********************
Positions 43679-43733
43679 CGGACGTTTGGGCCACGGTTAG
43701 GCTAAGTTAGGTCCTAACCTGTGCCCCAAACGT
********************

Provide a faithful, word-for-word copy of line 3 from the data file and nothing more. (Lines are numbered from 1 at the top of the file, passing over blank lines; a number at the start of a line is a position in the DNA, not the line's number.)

43701 GCTAAGTTAGGTCCTAACCTGTGCCCCAAACGT